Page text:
What is Chapter 10 Bankruptcy?
Posted: 09 Dec 2020 07:15 AM PST
Today Senators Elizabeth Warren (D-MA), Dick Durbin (D-IL), and Sheldon Whitehouse (D-RI) and Representatives Jerrold Nadler (D-NY) and David Cicilline (D-RI) introduced the Consumer Bankruptcy Reform Act of 2020. This is the first major consumer bankruptcy reform legislation to be introduced since the Bankruptcy Abuse Prevention and Consumer Protection Act of 2005 (BAPCPA). Whereas BAPCPA introduced a number of major, but targeted reforms to consumer bankruptcy law (and also a few business bankruptcy provisions as well), the CBRA is a much more ambitious bill: it proposes a wholesale reform of the structure of consumer bankruptcy law with an eye toward reduces the costs and frictions that prevent consumers from being able to address their debts in bankruptcy.
This is a long post with an extended overview of the bill. The bill's sponsors have a one-page version or a two-page summary, but I figure you're here at the Slips because you just can't get enough bankruptcy law, and we're happy to oblige. Let me start with a disclosure, though. I was privileged to provide assistance with the bill, along with several other Slipsters. That means I know what's in it, and I think it's a really good and important piece of legislation that I hope will become law.
A New Chapter 10 for Consumer Bankruptcy (Eliminating Consumer 7s and Chapter 13)
Whereas consumer bankruptcy has long existed in two primary flavors—liquidations (chapter 7) and repayment plans (chapter 13)—the CBRA proposes a single chapter structure (a new chapter 10). Under the CBRA, individual debtors would no longer be eligible for chapter 7, and chapter 13 would be repealed in its entirety. All individual debtors with debts of less than $7.5 million would be eligible for chapter 10; those with larger debts would have to file for 11 (or 12 if they qualify). It's important to keep this structure in mind when evaluating the CBRA. While the CBRA takes elements from chapters 7 and 13, the CBRA is not trying to replicate existing 7 or 13. That means if you come to CBRA with a mindset of "wait, that's not how we do it in 13," well, yeah, that's kind of the point.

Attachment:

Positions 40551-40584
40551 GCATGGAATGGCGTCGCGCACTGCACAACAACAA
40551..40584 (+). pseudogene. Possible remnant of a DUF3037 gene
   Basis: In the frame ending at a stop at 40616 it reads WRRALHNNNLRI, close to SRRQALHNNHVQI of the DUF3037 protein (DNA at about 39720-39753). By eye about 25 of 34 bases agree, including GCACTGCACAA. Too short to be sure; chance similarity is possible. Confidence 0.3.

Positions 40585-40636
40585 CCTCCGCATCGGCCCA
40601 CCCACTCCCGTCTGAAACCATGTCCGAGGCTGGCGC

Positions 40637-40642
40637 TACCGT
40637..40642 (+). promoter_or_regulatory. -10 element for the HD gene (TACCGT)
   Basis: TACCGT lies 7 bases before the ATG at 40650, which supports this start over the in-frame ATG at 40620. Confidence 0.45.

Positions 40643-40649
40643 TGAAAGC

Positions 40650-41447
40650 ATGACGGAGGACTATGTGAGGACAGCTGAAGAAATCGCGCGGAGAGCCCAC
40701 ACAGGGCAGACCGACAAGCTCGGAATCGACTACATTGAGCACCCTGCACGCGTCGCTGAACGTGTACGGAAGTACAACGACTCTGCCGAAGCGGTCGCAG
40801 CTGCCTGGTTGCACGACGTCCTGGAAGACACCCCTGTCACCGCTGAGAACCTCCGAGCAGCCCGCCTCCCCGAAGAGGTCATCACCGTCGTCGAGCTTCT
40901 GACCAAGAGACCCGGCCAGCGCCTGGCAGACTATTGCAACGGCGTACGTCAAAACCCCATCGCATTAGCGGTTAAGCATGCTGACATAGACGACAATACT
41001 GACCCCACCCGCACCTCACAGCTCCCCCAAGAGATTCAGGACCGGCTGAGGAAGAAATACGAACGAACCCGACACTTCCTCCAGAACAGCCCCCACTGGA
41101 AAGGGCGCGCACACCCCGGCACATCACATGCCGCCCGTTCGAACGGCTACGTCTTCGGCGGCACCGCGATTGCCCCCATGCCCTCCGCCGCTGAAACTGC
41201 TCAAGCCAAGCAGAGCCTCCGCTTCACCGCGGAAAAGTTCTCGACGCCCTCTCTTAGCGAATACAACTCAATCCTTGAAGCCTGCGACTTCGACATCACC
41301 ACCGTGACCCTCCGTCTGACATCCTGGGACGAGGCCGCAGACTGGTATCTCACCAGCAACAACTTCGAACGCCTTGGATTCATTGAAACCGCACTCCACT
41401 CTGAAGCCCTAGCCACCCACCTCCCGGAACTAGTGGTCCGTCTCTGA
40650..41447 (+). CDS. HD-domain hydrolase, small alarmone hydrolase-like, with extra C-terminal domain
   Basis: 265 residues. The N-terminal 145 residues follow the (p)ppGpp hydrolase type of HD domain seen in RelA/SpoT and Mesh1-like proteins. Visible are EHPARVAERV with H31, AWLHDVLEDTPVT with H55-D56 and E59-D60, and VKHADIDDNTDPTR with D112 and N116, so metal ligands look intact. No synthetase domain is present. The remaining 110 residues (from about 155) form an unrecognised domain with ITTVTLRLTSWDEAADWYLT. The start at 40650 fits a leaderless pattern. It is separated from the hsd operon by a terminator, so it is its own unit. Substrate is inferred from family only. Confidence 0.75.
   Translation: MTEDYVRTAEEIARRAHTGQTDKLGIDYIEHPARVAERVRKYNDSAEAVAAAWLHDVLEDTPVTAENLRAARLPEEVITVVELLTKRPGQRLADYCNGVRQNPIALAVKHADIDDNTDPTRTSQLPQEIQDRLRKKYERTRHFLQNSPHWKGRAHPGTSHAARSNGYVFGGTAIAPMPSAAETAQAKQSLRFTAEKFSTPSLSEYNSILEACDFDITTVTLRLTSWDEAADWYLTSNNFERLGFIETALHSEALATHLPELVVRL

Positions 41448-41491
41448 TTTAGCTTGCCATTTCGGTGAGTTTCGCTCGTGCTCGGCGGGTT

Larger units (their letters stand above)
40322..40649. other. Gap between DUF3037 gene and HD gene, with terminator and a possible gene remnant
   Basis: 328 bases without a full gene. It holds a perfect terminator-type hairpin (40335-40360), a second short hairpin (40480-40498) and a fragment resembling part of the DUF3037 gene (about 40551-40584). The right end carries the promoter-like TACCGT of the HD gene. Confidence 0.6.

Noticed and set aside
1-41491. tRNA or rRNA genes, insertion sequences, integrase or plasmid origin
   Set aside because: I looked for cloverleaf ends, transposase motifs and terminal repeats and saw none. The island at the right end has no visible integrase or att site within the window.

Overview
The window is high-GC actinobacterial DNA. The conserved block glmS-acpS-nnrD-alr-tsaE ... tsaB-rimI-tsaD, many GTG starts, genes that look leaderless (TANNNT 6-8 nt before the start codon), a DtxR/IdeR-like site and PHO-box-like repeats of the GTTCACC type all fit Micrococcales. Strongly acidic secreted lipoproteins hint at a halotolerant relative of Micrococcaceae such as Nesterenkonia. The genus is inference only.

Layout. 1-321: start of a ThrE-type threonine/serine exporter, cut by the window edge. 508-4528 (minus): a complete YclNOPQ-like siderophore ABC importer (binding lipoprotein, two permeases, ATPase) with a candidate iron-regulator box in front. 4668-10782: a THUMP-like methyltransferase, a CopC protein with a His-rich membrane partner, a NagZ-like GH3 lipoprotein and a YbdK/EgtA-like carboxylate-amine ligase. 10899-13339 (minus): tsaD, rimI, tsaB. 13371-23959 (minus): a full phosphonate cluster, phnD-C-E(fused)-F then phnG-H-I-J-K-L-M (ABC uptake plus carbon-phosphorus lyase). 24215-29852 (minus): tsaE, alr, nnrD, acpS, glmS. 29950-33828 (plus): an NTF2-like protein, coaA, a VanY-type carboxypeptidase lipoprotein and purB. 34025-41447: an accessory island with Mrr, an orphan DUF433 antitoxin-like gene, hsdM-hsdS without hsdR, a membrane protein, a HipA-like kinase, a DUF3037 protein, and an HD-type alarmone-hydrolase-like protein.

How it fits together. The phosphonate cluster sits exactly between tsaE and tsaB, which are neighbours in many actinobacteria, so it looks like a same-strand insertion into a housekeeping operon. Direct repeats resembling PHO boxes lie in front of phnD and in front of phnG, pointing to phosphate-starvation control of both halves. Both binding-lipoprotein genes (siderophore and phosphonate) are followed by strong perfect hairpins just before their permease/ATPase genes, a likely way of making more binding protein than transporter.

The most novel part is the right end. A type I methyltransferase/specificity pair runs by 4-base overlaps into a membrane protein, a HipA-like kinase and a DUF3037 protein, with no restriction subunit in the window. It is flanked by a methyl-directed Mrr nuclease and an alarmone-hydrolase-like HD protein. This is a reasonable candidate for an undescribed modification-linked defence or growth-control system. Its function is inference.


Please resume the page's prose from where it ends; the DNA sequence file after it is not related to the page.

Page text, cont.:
The CBRA is a huge bill (188-pages) with a lot of provisions. In addition to the new chapter 10, it also contains amendments to numerous provisions in chapters 1, 3, and 5 of the Bankruptcy Code, as well to certain federal consumer financial protection statutes. I'm not going to try to cover everything in detail, but I want to cover how chapter 10 would work, as well as some of the highlights from other provisions. This is a very long post, but I think it's important for there to be a clear statement of how chapter 10 would work because there will undoubtedly be some misinterpretations of the bill, and I'd like to see consideration of the bill be on its actual merits.
Chapter 10 is meant to be the single point of entry for almost all consumers. That's a contrast with the current system where consumers can "pick" between 7 and 13. I put "pick" in quotation marks because there often isn't a meaningful choice. Chapter 7 has no provision for payment of attorneys' fees, so consumers who are unable to save up for bankruptcy don't have any real option other than chapter 13. Moreover, even when a consumer is able to afford a 7, bankruptcy attorneys play a large role in deciding what chapter to file under. Part of this is that 7 and 13 have different tools, but part is also local legal culture. There are massive variations in chapter 7 vs. 13 filing rates by state—some states have a 7 culture and some have a 13 culture. That's hardly consistent with the spirit of constitutional authorization of "uniform laws on the subject of bankruptcies." What's worse, there is substantial empirical evidence that minority debtors are more likely to end up chapter 13, which is both more expensive (about 2.5x more expensive) and less likely to result in a discharge of debts (only around a third of chapter 13 cases result in a discharge, while virtually all chapter 7 cases do). Replacing the two-track system with a single chapter eliminates these disparities.
Filing for chapter 10 involves nothing more than filing a short form petition with the bankruptcy court. All of the BAPCPA credit counseling requirements are repealed. There was zero evidence that the credit counseling helped consumers—it was just an added cost and friction to getting bankruptcy relief. (But you'd better bet that this will be an industry that opposes the legislation—their government mandated business flow is threatened.)
Once a debtor files the automatic stay kicks in, as does a co-debtor stay. The debtor retains control of his or her property except as required to be surrendered to the trustee pursuant to a minimum payment obligation (discussed below). The debtor will have to file much (but not all) of the information currently required under section 521 about the consumer's assets and liabilities, and creditors will still get a chance to question the debtor at a section 341 meeting. The CBRA allows for remote attendance at a 341 meeting and does not require in-person appearance of the debtor if it would be burdensome on the debtor (including more than minimal travel). The meeting is also to be scheduled at a time that does not conflict with the debtor's employment (no reason for the debtor to miss work to go bankrupt!).